As we closed the quarter, US markets had their best quarterly performance since 2008. Not bad considering the devastation we witnessed when COVID19 broke out. However, the bounce is not spread out evenly against all sectors or stocks.
Technology related stocks performed the best, partially because they were not affected by the pandemic, partially because they were a beneficiary of it. However, most stocks did not benefit and even more have seen losses rarely seen by most of us.
The problem with the market currently is that within the technology space, most stocks are either extremely expensive, or borderline bubble territory. In fact, most of the technology space today is simply not investable by almost any valuation method.
Then there is another very big percentage of the market that is very difficult to invest, because the COVID19 pandemic is still in play and we simply don’t know to what extent these companies will be affected (or not). Most stocks in this category are fairly valued, but we have to wait to see to what extent the pandemic has affected them. More clarity is needed for this category, and we will get this clarity after Q2 results get published.
And then there is another batch of stocks that either haven’t been affected, or have been affected very little, yet trade for scrap and no one is buying them. Yes, this is where the real value is, especially in the small cap space, but they can’t seem to get a bid.
Investors dilemma for Q3
So, the question is, do you buy in the technology game (in essence momentum trading) hoping the sky doesn’t fall under you, or do you buy stocks that have the potential to increase in value, but are out of favor?
It’s a difficult question to answer these days, because the technology trade has been successful for a while now. At the same time it’s very difficult to invest in many of these companies when one considers the balance sheet and the valuation (market cap) when you manage money for a living. Simply put, from an active manager’s perspective going with the flow and trading technology is not easy to do.
We think the easy money has been made during the last quarter’s bounce. There are simply too many variables and unknow factors to buy stocks blindly simply because they are in style, or because everyone else is doing the same.
So, we will keep doing what we know best, buying stocks that have value and can perform under difficult situations. Because when there is room in the balance sheet for error, eventually stocks bounce back. However, when the balance sheet is in question, and the sky falls under you, it might be a very long time before you recover.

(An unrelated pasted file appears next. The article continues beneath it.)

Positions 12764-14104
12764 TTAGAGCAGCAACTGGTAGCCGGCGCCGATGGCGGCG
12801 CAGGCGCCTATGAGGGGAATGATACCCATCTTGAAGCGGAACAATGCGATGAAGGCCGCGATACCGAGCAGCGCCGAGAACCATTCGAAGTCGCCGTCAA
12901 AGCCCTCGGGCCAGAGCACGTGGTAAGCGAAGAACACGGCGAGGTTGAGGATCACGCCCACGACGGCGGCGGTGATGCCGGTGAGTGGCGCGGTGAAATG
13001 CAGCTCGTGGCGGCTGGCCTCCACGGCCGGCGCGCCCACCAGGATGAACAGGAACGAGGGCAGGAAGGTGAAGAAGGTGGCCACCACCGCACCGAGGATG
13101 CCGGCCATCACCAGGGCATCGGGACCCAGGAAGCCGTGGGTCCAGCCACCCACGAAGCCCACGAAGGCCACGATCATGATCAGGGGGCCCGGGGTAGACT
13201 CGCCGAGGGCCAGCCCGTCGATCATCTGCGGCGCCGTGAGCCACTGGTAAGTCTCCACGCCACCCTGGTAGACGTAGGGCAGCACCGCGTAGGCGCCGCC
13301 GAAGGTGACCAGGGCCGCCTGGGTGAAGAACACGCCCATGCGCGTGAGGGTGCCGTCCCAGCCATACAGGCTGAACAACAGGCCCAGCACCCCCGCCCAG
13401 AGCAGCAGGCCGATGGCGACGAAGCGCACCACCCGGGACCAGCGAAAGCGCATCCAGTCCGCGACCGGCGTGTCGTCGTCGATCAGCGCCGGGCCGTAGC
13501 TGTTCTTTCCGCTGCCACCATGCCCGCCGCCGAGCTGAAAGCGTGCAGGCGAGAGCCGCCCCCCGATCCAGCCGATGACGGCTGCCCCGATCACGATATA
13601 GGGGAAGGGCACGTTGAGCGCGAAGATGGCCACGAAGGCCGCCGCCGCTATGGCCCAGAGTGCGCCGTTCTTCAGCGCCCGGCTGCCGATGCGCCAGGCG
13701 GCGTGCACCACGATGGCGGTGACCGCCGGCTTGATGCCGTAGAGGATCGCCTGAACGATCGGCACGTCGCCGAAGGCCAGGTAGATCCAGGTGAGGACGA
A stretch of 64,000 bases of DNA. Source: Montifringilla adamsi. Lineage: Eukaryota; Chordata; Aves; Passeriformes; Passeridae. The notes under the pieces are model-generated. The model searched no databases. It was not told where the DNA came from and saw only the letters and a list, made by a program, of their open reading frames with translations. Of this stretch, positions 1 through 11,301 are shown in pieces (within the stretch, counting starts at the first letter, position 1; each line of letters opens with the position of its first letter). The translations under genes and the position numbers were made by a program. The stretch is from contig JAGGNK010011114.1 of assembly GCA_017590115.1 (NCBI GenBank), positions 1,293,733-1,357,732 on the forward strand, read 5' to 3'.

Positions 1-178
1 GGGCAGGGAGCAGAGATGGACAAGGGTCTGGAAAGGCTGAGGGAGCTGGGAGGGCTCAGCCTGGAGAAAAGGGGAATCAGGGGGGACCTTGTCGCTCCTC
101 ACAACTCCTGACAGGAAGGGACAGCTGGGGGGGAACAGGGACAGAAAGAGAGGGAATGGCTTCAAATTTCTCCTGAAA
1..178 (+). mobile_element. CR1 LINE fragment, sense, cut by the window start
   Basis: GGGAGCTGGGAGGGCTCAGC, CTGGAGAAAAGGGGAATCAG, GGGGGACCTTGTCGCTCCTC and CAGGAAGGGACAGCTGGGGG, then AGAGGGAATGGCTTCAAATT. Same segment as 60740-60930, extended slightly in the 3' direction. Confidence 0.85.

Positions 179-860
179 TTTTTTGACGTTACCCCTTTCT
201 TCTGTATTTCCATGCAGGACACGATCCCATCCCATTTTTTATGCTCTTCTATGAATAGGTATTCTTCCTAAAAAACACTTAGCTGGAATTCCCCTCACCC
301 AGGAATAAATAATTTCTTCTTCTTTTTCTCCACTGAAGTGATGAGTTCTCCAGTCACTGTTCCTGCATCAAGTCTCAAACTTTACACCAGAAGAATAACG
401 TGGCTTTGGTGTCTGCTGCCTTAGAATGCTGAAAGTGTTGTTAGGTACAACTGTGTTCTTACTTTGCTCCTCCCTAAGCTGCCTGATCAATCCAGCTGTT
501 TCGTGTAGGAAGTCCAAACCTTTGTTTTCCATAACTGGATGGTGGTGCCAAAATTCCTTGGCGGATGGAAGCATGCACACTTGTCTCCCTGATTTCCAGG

Either way Q2 result will probably be worse than Q1 and investors have to be extra careful. And buying a good balance sheet, at a fair valuation, is always a recipe for prudence.
For many years, many have said that the EURO is a currency destined to fail. Yet, Europe has been getting richer every year, and its citizens enjoy the highest living standards in the world. Yes, Germany’s growth is mediocre at best, however this does not mean that German citizens haven’t received above inflationary pay raises over the years. In fact, with Germany’s current account surplus of around 7% (5% for the Euro Zone), it’s difficult for the average salary to stay the same.
There are many problems in Europe, such as the banking sector, however this has nothing to do with the Euro, but with the fact that banks were never repaired to begin with post of the 2008 crisis as they were in the US. And for those who say that negative rates have not done much to fix Europe’s problem, I say negative rates have nothing to do with Europe’s problems, and are rather a consequence of Europe’s success.
The recent COVID19 crisis could be a reason for faster political union in Europe. By that I mean a Federal Army, Coast Guard, Federal Courts and prison system, banking unification and fiscal unification. Granted that these are very long-term goals in the EU, however they have been proceeding at a snail’s pace.
The 750 billion-euro joint debt plan to help Euro economies cope with the COVID19 pandemic could be a reason for unification among the bloc’s 27 member nations to roll faster.
The importance of this joint debt issue cannot be underestimated, because it is something very few thought was possible before the COVD19 crisis. Yes, European leaders who were against joint debt issues have in a way been forced to agree, however this is still a first step towards a fiscal union.
What’s next? Perhaps a European Federal Coast guard, to tackle the immigration crisis? Perhaps the long-awaited banking union, with a federal system to guarantee deposits? Perhaps a Federal Securities and Exchange Commission, that will at last replace local officials, that sometime act as cheerleaders for local companies and turning a blind eye, as the recent case of Wirecard in Germany.
The bottom line is that the COVID19 pandemic might be a reason for faster political integration in Europe. Yes, Europe still has a long way to go, but the recent joint debt issue, although being a very tiny first step, might speed things up.